By John Turney
Dan Bunz was one of several keys to the 1981 49ers win in Super Bowl XVI. He was part of a goalline stand that helped preserve the win that began the 1980s 49er dynasty. It was likely the highlight of his career, a worthy career.
Not all players get to go to the Hall of Fame or even the Hall of Very Good. Some may just be good or some may just be contributors. Bunz was a contributor.
The 49ers had high hopes for him, being drafted in the first round of the 1978 NFL Draft. He was a tall, lean (6-4, 228) middle linebacker with good (4.8 forty) speed—perhaps in the mold of Jack Lambert in the 49er brain trust mind.
He had been a top linebacker at Long Beach State totaling 448 tackles there, including 172 as a senior.
With the 49ers he stepped in as a starter as a rookie and led the team in tackles. In fact he repeated that feat in 1979 and 1980, though he missed a couple of games in 1979 and was not a full-time starter in 1980.
In 1979 Bunz's surfer looks landed him a speaking role in North Dallas Forty, probably the best of all the football movies, a film adapted from Pete Gent's book of the same name. He played a young linebacker name 'Tony Douglass'.
|Bunz with Nick Nolte in North Dallas Forty|
|"Douglass, We drafted you because they said you were smart and fast.|
Right now, I wish you were just one of those things"-Coach Johnson
As the Bill Walsh and the 49ers kept improving the roster and bringing in linebackers, especially role-playing linebackers (run stoppers for early downs and pass defenders and rushers for nickel) Bunz lost playing time and then injuries cost him more.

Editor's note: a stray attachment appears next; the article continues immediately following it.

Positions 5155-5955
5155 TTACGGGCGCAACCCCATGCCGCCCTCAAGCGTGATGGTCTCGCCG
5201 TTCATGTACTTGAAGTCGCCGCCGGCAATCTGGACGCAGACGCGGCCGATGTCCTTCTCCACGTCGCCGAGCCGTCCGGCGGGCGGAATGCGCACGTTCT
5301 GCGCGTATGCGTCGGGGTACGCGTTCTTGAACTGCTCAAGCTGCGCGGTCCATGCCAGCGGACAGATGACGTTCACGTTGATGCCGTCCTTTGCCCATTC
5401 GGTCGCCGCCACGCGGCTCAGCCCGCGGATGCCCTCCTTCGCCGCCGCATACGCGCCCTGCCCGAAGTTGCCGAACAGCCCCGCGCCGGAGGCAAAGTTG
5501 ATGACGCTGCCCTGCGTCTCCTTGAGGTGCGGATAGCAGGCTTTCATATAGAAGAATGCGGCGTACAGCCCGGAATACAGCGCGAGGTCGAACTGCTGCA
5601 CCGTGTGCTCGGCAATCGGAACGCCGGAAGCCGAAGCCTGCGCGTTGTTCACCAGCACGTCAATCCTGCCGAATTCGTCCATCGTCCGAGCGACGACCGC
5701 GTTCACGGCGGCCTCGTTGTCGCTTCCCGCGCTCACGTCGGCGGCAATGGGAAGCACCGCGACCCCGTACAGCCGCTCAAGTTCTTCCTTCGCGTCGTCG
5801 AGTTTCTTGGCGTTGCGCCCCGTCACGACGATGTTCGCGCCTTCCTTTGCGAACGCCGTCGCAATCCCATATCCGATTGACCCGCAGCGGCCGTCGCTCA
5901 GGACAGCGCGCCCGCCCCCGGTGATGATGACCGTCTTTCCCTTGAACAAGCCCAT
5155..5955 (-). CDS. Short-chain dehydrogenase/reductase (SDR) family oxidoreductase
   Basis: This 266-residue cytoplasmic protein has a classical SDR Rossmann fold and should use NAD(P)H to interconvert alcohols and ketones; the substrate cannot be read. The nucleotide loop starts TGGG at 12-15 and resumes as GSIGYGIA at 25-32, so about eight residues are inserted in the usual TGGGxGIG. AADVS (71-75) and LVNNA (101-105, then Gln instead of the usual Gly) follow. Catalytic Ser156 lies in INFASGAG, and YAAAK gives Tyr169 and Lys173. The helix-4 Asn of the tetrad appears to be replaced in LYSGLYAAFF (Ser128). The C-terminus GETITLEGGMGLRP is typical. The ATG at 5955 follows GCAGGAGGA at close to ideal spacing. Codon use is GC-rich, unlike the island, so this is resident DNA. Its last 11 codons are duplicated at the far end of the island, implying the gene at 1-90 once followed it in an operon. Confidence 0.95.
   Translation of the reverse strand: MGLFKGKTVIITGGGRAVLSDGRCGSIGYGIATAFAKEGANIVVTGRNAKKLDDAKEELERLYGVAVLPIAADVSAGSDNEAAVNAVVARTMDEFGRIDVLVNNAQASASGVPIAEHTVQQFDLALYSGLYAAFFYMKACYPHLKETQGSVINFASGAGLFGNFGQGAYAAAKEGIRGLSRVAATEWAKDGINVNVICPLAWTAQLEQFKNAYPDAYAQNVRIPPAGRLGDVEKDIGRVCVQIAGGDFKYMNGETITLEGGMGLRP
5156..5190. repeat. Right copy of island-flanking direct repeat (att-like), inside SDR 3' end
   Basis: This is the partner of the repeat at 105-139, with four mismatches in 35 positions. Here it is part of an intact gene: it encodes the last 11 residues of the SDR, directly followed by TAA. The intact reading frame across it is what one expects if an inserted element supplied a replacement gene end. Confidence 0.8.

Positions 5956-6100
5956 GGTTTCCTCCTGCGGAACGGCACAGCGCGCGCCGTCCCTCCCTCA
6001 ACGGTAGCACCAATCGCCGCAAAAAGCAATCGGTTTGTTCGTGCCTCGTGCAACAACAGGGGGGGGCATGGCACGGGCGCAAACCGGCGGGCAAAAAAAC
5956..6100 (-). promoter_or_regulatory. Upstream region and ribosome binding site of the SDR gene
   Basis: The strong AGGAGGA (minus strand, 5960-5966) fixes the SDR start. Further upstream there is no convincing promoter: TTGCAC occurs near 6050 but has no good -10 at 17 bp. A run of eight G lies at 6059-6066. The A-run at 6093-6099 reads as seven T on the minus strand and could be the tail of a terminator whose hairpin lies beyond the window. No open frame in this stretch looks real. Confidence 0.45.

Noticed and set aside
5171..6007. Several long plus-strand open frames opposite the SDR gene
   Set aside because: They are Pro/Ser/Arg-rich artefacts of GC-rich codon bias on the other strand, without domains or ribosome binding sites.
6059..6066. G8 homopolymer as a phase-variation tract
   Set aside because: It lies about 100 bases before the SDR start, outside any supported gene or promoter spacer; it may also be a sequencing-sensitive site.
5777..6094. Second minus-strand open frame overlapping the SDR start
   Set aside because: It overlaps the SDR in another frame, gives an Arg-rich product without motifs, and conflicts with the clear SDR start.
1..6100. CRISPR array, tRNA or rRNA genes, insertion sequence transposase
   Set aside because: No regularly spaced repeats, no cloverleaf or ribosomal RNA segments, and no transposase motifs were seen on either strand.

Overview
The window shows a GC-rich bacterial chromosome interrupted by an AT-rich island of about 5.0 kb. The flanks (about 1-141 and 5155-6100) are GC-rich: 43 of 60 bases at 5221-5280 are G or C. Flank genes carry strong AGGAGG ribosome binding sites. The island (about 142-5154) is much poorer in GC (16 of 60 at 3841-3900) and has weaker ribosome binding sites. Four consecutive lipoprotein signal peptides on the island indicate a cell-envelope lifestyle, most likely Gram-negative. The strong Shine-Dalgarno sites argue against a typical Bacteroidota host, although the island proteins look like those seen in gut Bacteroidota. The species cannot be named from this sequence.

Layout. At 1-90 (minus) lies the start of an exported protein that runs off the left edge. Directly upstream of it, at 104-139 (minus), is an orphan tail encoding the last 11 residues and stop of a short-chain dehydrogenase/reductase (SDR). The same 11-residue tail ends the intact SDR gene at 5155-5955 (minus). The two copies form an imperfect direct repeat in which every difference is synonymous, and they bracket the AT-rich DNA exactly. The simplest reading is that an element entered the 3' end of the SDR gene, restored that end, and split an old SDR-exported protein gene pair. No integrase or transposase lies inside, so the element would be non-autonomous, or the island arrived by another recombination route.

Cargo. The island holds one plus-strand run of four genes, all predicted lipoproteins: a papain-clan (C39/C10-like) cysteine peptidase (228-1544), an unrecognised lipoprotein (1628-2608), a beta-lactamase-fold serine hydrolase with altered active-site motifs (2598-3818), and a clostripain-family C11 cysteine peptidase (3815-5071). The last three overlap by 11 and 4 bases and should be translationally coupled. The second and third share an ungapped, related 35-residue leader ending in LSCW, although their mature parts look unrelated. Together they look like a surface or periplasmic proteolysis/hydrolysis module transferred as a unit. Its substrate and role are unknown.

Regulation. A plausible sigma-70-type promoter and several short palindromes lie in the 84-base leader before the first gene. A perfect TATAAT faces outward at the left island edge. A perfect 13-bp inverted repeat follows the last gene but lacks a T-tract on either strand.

But really, aside from his moments of glory in Super Bowl XVI (being in on all four goalline plays including the solo tackle on Charles Alexander on a pass to the flat and being the lead tackler on the fourth-down play to end the drive), his contributions from 1981-83 were minimal.
However, in 1984, he won the starting "Buck" or strongside outside linebacker position (some schemes call it the SAM) and played well as the 49ers won their second title in four seasons. He came out of the game for Todd Shell in the nickel and for Jeff Fuller in the "Buffalo nickel" but on run downs he was there, turning in plays to the outside, jamming tight ends and doing his job.
The next year he was cut by Walsh, essentially losing his spot to Ron Ferrari who was a better special teams player. Todd Shell took over the Buck position and Ferrari kept his nickel linebacker position. Walsh simply said, "Bunz is a good special teams player but Ferrari is a great special teams player".
Bunz, understandably was upset. A year earlier (prior to the 1984 draft) He turned down a lucrative offer to sign with the Philadelphia Stars of the USFL to stay with the 49ers because he was told he was part of their plans as their Buck linebacker.
Late in 1985 the Lions needed some help at linebacker and signed Bunz who in two games picked off a pass, but that was Bunz's last NFL action. The Lions waived him in May of 1986, prior to training camp and that was it for Bunz.
Bunz led a fulfilling life after football, running a restaurant/winery, teaching phyical education and working with kids.
Yes, Dan Bunz was a worthy contributor. And that is enough. Two rings and one it could be argued the 49ers would not have had without his efforts.